Jim Mattis and the surrender of America’s adults
The thing about grown-ups is they are supposed to say when enough is enough. Jim Mattis had obviously had enough when he resigned as Donald Trump’s secretary of defence in December. Now the retired general — and the former leading “adult” in Mr Trump’s administration — says he owes a “duty of silence” to the government in which he could no longer serve. Some attribute Mr Mattis’s coyness to the military code of honour — though he retired from the marines two years before Mr Trump picked him. Either way he joins a small army of people who could damage Mr Trump but have chosen not to.
Such self-effacement is only adding to America’s democratic crisis. In the past three years westerners have discovered that their political systems rely less on the sanctity of the law than on the mettle of people in office. This applies as much to unelected officials in the judiciary, the military and the civil service as to elected politicians. It includes democracies with a written constitution, such as the US, and ones that run by convention, such as Britain. It also applies to people who have quit government. The secret to a strong democracy is its norms, not its rules. To paraphrase Edmund Burke, the only thing that is necessary for liberal democracy’s demise is for good people to do nothing.
Mr Mattis is in good company. His recent memoir, Call Sign Chaos: Learning to Lead, was anticipated as a warning about the direction in which Mr Trump is taking the US. In the event, the only president Mr Mattis’s book criticises is Barack Obama (for letting politics trump military strategy). Mr Mattis thought it would be inappropriate to attack a “sitting president”. He also thought he had implied enough about Mr Trump by resigning as Pentagon chief last year. The same applies to Rex Tillerson, Mr Trump’s first secretary of state, who privately described the president as a “f***ing moron” but has largely kept his counsel in public.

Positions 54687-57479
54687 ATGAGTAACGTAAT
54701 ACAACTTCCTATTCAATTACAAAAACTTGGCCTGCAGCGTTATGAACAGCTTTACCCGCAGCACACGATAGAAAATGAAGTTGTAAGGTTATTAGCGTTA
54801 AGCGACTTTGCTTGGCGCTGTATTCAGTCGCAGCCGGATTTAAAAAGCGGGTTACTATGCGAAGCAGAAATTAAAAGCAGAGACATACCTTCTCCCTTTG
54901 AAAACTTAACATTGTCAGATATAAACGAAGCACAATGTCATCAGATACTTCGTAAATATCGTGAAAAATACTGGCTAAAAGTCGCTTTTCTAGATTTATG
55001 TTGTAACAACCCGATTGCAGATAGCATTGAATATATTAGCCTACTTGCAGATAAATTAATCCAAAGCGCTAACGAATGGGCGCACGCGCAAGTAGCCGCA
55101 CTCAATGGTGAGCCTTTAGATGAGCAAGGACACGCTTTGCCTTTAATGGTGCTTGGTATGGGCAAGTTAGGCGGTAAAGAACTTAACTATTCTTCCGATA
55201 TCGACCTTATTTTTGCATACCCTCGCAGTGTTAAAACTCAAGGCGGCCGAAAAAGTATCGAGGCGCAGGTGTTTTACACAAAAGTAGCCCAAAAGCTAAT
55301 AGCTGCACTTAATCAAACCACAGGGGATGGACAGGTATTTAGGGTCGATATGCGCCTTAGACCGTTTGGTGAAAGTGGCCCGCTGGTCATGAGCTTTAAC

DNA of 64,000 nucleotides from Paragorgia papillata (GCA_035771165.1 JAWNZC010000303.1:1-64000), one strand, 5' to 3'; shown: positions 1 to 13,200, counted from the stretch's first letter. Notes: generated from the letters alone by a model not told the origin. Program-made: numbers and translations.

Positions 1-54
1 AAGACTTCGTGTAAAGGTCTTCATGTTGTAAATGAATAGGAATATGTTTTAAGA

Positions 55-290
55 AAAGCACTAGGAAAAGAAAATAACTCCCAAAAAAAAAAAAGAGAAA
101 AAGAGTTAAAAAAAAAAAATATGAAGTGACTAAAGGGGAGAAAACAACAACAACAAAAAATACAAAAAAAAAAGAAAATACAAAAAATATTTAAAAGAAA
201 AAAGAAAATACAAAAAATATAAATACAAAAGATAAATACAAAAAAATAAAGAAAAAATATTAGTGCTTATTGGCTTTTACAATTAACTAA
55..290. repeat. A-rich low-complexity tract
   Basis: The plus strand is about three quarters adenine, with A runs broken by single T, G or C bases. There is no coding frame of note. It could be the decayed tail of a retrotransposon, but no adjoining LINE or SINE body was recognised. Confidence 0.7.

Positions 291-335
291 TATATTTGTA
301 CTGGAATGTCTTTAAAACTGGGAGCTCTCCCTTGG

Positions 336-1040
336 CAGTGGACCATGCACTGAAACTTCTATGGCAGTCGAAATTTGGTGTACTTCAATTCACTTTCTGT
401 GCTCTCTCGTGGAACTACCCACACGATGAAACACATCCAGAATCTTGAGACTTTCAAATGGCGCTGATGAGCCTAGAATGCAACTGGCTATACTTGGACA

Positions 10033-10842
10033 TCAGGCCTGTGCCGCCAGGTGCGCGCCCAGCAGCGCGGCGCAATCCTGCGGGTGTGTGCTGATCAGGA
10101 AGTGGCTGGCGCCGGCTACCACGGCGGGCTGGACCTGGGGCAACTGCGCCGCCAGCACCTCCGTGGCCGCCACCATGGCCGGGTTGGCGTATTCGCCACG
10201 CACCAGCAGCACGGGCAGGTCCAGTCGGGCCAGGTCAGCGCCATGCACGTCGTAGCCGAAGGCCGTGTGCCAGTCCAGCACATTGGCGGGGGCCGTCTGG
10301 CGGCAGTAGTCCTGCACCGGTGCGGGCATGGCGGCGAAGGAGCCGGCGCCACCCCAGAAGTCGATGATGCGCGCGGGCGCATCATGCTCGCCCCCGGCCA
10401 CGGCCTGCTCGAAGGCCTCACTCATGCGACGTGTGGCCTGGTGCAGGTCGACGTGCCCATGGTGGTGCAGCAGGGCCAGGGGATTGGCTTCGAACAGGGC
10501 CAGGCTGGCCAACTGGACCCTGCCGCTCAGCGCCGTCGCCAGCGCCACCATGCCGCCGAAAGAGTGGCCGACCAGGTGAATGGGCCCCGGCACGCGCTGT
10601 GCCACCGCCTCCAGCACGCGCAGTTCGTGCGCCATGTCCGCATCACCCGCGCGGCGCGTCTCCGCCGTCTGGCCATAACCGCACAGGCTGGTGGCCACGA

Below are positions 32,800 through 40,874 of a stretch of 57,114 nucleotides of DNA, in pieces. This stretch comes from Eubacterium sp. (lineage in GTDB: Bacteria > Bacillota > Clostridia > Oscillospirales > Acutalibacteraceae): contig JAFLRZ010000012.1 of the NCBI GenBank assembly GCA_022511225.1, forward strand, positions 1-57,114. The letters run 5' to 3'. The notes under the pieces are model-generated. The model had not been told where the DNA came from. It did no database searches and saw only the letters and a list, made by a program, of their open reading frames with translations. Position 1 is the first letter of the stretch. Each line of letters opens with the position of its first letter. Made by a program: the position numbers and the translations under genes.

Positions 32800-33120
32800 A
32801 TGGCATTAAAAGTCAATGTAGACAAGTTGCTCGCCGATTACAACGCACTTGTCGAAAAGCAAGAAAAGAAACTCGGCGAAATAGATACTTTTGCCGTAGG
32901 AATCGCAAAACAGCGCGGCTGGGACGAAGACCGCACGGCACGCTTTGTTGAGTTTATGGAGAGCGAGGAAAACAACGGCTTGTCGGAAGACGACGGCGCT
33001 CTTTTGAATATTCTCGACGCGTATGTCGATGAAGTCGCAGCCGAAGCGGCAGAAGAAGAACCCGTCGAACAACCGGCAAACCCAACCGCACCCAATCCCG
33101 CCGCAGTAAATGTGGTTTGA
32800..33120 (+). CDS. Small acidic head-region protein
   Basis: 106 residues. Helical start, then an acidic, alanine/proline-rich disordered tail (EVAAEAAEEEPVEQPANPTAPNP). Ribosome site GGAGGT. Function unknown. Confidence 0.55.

A similar meekness possessed Robert Mueller, the former special counsel, when he testified about his report to Congress in July. Instead of spelling out the contents of his damning 448-page report, which few Americans have read, Mr Mueller used recurring non-answers such as “that’s outside my purview”. Like Mr Mattis, Mr Mueller held a grenade in his hand that he chose to keep pinned. Both men served their country with honour for decades. Neither, it seems, could alter the habits of a lifetime to take on the once-in-a-lifetime danger posed by Mr Trump. America’s 45th president has changed the norms. The old guard continues to function as if the old normal applies.
But the biggest abdication has come from elected Republicans. Mitt Romney, the senator from Utah, once called Mr Trump a “phoney” and a “fraud”. It is a fair bet he still thinks that in private. In public, however, Mr Romney is a reliable supporter of most things Mr Trump does. Mr Romney’s silence when Mr Trump smashes another convention — telling non-white Democratic congresswomen to “go home” for example — is deafening. The same applies to almost all of his 250 colleagues in Congress. Just one, Justin Amash, has stood up to Mr Trump. He will not run again. Mr Trump had made it plain he would back a primary challenger to unseat him.
The contrast with the self-sacrifice of 21 Conservative rebels in Britain’s parliament this week is stark. Each of them knew they would be expelled from the party if they voted against Boris Johnson, the prime minister. “No I don’t recognise my party,” said Kenneth Clarke, who was elected in 1970 when Mr Johnson was six. “It’s been taken over by a knockabout character.” Mr Clarke, unlike Mr Amash, is nearing the end of his career. Unlike Mr Mattis, however, he was prepared to speak truth to power in public.
The important lesson is that democracy is not a military chain of command. The system stands or falls by the actions of its servants. Shortly before Mr Mattis launched his memoir, he rejoined the board of General Dynamics, one of America’s largest defence contractors. Mr Mattis’s worth to GD is inversely related to the value of what he can say about the future of US democracy. The more he speaks against Mr Trump, the likelier his company will suffer.